New Music // Goat – ‘It’s Time For Fun’



Swedish ‘world music’ band Goat have premiered their new track ‘Time For Fun.’

The track was recorded in New York in the winter months following the release of their second album ‘Commune’ which brought with it a ton of worldwide tour dates and big festival slots. The band felt that New York was a fitting location to record the track as there’s an ESG inspiration behind it as well as a dissonant, ’80s No Wave feel to it. It contains plenty of percussion that gives it a tribal feel which is typical of Goat but there’s also a driving, minimal drum machine beat that gives it a lo-fi sound. This track’s moved away from the huge psychedelic sounds present on their previous two albums and into fresh, new territory for them. It will be interesting to see what the B side, ‘Relax’ brings.

‘It’s Time for Fun’ will be released on the 7th August on Rocket Recordings. Listen to it below:



Catch Goat live at the following festivals:


01 Näsåker/Sweden – Urkult Festival
21 Hasselt/Belguim – Pukkelpop Festival
22 Wales/UK – Green Man Festival
28 – 29 La Tour-de-Peilz/Switzerland – Nox Orae Festival

17 Greece/Athens – Gagarin Festival


Words: Katie Wilkinson 

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Review // Wolf Alice – ‘My Love Is Cool’

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It’s here! We all made it! We all lived to see the day when a Wolf Alice album was dragged into the world; screaming along to the refrain of ‘Fluffy’. Yes, ‘My Love Is Cool’ is here to test the resolve of one of the best live bands to emerge from Britain in decades.

Frontwoman Ellie Rowsell may not come across as indebted to the subtle work of Mazzy Star, but look beyond the similar title of ‘Turn To Dust’ and it’s clear that Wolf Alice want the world to know that they do more than just thrash guitars in basement indie venues. There’s depths here that so far the band have neglected to let the world in to discover. Rejoice in them letting you get your David Attenborough on and lose yourself to the discovery of their deep and dark emotional souls.

‘Bros’ means a lot of things to a lot of people. Live, it’s a coming of age ballad for a generation that grew up knowing more about Twitter than Jamie T. So to have risked the spirit of such an integral track with a glossy studio cut always ran the risk of not paying off. Sadly, it’s not always possible to tame a beast as ferocious as the original ‘Bros’ we all know and love. Opting instead for a vocal that is much too reigned in to carry any impact, and drums that lack the live punch and pizazz of the incredible Joel Amey.

The task of wrestling an astonishingly unapologetic live band like Wolf Alice into studio shape was never going to be an easy task. Thankfully, ‘Bros’ is an unwelcome anomaly and ‘Your Loves Whore’ is as Hole-y as the title might suggest. Hesitant to label tracks as ‘personal favourites’ it’s hard to stick to conviction when you’re stood in at The Park stage of Glastonbury losing yourself alongside two thousand other people all equally lost in the light that this track brings to the world.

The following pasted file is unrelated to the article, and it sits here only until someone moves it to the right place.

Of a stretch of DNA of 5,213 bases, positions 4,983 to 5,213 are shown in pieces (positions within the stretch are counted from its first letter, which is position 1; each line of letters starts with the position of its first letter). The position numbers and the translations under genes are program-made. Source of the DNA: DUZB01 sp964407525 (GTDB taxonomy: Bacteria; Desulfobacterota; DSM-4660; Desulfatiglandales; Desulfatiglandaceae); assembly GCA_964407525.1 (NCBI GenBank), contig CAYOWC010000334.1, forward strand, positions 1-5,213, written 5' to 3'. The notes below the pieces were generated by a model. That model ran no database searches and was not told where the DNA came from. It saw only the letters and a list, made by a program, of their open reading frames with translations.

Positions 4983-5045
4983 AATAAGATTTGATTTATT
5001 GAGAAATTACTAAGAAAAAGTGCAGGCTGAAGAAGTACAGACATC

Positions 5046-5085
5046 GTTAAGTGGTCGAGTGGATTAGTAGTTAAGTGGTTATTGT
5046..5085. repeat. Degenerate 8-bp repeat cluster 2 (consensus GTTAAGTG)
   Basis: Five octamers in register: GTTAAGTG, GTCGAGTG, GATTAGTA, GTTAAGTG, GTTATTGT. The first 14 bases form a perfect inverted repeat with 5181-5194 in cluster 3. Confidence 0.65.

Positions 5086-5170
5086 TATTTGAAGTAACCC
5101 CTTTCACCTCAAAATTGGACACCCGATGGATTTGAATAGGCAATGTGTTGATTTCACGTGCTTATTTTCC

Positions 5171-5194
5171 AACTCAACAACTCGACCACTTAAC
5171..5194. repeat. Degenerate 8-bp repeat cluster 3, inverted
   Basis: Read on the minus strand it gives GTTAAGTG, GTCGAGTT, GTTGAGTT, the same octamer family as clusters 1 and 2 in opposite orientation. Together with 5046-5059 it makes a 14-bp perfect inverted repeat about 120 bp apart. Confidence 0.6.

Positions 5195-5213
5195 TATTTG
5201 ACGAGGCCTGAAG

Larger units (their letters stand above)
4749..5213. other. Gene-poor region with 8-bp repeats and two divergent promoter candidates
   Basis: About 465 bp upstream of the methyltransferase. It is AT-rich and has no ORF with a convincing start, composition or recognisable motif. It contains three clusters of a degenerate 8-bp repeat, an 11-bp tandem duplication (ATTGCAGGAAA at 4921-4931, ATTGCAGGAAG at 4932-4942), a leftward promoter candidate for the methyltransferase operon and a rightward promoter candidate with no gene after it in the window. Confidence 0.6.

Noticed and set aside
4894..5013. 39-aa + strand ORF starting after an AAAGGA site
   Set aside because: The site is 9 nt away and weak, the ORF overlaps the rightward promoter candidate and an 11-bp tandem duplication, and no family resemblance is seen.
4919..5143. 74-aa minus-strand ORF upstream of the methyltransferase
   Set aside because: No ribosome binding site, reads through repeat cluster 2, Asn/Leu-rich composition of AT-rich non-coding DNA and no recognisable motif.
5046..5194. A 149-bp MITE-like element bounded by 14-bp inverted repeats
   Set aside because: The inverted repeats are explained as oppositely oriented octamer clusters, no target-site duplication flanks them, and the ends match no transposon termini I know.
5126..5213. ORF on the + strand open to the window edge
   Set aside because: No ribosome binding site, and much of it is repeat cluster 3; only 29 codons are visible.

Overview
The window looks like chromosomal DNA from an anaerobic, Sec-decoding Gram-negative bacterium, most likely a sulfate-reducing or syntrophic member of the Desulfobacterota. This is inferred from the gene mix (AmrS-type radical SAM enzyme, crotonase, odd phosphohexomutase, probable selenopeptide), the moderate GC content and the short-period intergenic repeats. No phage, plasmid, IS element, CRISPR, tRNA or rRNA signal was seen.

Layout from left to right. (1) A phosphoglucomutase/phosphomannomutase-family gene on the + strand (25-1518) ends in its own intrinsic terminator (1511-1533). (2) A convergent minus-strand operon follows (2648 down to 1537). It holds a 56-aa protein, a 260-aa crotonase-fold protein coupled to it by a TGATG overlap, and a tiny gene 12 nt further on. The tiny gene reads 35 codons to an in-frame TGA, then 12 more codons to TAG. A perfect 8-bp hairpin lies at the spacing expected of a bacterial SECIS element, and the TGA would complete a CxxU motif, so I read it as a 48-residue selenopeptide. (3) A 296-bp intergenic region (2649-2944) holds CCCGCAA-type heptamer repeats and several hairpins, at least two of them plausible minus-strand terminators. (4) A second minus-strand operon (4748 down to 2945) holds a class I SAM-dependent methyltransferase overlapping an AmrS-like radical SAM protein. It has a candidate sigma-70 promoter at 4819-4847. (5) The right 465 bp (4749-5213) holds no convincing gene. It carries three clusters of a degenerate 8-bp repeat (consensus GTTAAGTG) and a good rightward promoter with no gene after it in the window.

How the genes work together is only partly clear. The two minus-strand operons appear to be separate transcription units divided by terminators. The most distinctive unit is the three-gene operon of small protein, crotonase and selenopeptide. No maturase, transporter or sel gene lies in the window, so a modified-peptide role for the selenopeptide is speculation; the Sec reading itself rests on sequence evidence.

It gets harder and harder to not start a solo moshpit in your room when ‘You’re A Germ’ is pumping out of your speakers at full volume. If you listen intently, you can hear the riff of Pulp’s ‘Common People’ making an appearance propelling this to a certified anthem.

Taking nearly a minute to begin brooding through speakers, ‘Silk’ sees Rowsell at her angriest, ready to behead the next person that crosses her. The slight picking of guitar by Joff Oddie marries together with Theo Ellis’ bass, to create a passive aggressive bodyslam of attitude, right into your ear-drums. ‘Freazy’ follows on in similar style, with the exception that it brings together both the Mazzy Star-like opening style and the more Courtney Love tinged sides to this young London band.

‘Giant Peach’ marked the bands shift from purely live band with scattered EP releases, to a fully fledged studio band that even people in suits wanted to get down to. It’s gritty and girly at the same time, highlighting the female form as a powerhouse that is not to be messed with. You try and put Wolf Alice in a cage, and they’re going to rip it to shreds in front of your eyes all the while maintaining a happy glint in their eyes. It’s easy to underestimate a band that has been on the buzz radar for a few years now, but this is not your run of the mill indie band, Wolf Alice are a pack of lions and guess what? They’re real hungry for the blood of naysayers.

There’s ways to stand up, be counted and take no prisoners. You can be a dick about it like the ill-fated and unloved Viva Brother, or you can channel the disenchanted rage of a generation and lift it high into the psyche of the nation – which is what Wolf Alice have grabbed with both hands. My love for Wolf Alice is pretty damn cool.


Words:  Rachael Scarsbrook

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News // Peaches announces new album ‘Rub’


Electro-punk act, Peaches has announced the release of her forthcoming album ‘Rub’, which was recorded in LA with Vice Cooler last year.

The album features cameos from Feist and Kim Gordon, who revealed this on Marc Maron’s podcast earlier this year.